Michael Benedikt teaches, practices architecture, and writes in Austin, where he is a Professor of Architecture at the University of Texas. His second book, Deconstructing the Kimbell (0-930829-16-6), is also published by Lumen.
"Benedikt has written a bold theoretical essay, with stirring cultural implications, that argues to restore the missing sense of reality to architecture and insists on 'the direct esthetic experience of the real.' . . . a timely manifesto. Thought-provoking and eminently quotable, it succeeds admirably in what it sets out to do: to recall architecture, and not only architecture, to those all but mute meanings so often passed over and yet inseparable from our everyday existence.-Karsten Harries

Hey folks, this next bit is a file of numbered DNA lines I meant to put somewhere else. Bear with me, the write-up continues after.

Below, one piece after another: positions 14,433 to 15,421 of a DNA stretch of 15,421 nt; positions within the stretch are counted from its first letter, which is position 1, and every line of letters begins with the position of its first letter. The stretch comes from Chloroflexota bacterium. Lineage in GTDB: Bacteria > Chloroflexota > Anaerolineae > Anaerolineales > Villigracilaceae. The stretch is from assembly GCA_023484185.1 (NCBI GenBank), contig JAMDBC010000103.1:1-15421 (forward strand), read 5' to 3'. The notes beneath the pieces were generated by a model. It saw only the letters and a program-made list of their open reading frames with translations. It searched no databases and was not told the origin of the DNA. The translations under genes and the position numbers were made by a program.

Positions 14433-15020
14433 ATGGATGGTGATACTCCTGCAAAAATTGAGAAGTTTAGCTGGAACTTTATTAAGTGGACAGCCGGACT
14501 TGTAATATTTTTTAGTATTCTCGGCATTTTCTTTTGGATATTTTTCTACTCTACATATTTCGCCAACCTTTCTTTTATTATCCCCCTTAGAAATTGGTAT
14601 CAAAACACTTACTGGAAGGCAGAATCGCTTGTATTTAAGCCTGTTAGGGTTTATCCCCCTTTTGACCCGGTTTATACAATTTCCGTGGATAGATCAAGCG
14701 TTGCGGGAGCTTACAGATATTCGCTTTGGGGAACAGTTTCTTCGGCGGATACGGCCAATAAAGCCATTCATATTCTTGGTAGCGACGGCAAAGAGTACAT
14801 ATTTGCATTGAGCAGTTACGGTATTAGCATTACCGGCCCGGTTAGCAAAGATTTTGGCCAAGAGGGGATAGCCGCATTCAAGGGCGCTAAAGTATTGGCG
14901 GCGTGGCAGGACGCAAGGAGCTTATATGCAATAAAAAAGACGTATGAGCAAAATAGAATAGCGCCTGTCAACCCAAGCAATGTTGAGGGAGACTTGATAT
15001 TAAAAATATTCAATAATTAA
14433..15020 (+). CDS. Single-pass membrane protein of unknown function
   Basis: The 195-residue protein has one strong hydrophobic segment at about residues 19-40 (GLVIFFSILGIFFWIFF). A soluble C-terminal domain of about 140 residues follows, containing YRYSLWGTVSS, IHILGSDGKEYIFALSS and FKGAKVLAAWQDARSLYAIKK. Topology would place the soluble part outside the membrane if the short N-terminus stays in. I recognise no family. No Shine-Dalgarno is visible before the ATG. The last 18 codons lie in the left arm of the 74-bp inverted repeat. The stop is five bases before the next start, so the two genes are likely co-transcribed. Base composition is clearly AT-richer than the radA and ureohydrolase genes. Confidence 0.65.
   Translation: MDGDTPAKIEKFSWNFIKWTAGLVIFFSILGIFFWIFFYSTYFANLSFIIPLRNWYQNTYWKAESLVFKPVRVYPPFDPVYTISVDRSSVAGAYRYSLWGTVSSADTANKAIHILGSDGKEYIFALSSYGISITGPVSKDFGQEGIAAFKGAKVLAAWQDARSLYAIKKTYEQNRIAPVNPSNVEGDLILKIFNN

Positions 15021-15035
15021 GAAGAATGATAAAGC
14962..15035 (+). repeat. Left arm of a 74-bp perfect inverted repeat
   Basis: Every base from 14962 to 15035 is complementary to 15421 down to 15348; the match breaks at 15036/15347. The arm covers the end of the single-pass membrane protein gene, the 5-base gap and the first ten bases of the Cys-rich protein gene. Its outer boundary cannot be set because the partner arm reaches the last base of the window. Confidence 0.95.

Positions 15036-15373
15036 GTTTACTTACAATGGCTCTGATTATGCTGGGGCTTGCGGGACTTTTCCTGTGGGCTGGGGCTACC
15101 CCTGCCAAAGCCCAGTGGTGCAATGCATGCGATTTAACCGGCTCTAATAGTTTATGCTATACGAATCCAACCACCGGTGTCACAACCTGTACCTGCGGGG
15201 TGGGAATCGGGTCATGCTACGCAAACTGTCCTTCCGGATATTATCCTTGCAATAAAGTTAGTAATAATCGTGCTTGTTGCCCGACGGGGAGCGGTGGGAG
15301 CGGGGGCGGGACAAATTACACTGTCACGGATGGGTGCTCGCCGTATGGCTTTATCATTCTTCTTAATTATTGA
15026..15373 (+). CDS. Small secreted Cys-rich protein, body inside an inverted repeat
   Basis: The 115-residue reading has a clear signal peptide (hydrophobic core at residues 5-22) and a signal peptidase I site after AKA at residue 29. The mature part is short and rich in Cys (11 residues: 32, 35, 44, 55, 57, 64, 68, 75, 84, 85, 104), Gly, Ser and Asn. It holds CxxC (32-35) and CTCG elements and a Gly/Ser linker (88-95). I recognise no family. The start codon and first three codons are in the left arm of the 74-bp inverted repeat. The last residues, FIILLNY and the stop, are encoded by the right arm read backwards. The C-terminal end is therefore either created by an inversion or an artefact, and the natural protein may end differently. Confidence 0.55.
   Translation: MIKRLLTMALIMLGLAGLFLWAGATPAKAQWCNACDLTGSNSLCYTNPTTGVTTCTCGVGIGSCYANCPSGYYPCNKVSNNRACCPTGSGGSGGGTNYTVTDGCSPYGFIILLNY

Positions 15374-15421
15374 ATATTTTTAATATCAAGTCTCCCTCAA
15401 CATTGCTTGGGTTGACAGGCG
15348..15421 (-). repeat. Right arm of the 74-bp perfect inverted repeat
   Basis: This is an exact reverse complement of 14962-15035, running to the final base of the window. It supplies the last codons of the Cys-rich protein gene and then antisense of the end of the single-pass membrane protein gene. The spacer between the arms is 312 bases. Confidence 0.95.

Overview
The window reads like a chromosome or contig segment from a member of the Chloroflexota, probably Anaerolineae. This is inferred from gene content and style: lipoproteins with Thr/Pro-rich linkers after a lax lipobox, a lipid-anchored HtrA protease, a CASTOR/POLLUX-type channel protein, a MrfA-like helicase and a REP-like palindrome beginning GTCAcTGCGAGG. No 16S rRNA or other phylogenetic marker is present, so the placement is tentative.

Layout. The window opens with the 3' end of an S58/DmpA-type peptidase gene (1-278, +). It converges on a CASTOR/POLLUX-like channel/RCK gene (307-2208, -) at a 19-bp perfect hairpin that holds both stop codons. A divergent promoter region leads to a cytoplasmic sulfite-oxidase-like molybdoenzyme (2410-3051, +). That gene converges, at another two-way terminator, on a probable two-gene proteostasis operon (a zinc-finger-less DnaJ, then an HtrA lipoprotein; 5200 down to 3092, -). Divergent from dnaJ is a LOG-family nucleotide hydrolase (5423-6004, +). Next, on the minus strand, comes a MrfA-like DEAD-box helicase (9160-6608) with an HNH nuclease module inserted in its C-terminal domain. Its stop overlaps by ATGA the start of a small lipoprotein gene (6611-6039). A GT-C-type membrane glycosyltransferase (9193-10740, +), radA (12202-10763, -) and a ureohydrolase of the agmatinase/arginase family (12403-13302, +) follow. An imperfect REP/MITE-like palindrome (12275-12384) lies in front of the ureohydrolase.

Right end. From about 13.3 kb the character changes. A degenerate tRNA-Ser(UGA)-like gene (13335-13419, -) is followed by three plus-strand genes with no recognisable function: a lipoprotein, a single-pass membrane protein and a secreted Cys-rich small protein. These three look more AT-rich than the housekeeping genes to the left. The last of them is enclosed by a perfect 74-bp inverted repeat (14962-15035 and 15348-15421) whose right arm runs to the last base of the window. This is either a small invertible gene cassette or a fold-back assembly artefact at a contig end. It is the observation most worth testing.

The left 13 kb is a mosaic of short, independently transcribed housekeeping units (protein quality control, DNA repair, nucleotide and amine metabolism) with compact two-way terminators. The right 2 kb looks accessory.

"This book will still be useful when this year's round arches have all been remodeled (isn't it inevitable?) into pointed. And because it is so vividly -and thoughtfully--written, it will still be a pleasure to read."-Charles Moore
"Every literate architect should take an afternoon off to read and ponder this brief and thoughtful and thoroughly engaging book. . . . Benedikt says more about some central aesthetic and philosophical issues confronting contemporary architecture than many celebrated pundits manage to squeeze into a shelfful of books. . . . He offers a straightforward account of his own struggle to understand the pleasures and responsibilities of architecture in an age when aesthetic pleasure is all but indiscernible from entertainment, and responsibility is often a cover for thoughtless conformity."-Roger Kimball, Architectural Record
"Benedikt marches bravely into the philosophical thicket to find a working definition of reality. . . . In his sensibilities, he is quite transcendental, much like a Thoreau or an Emerson in a hotel lobby of potted ficus trees."-Howard Mansfield, Small Press
". . . the book of the decade in Texas architectural circles. . . "-Texas Architect
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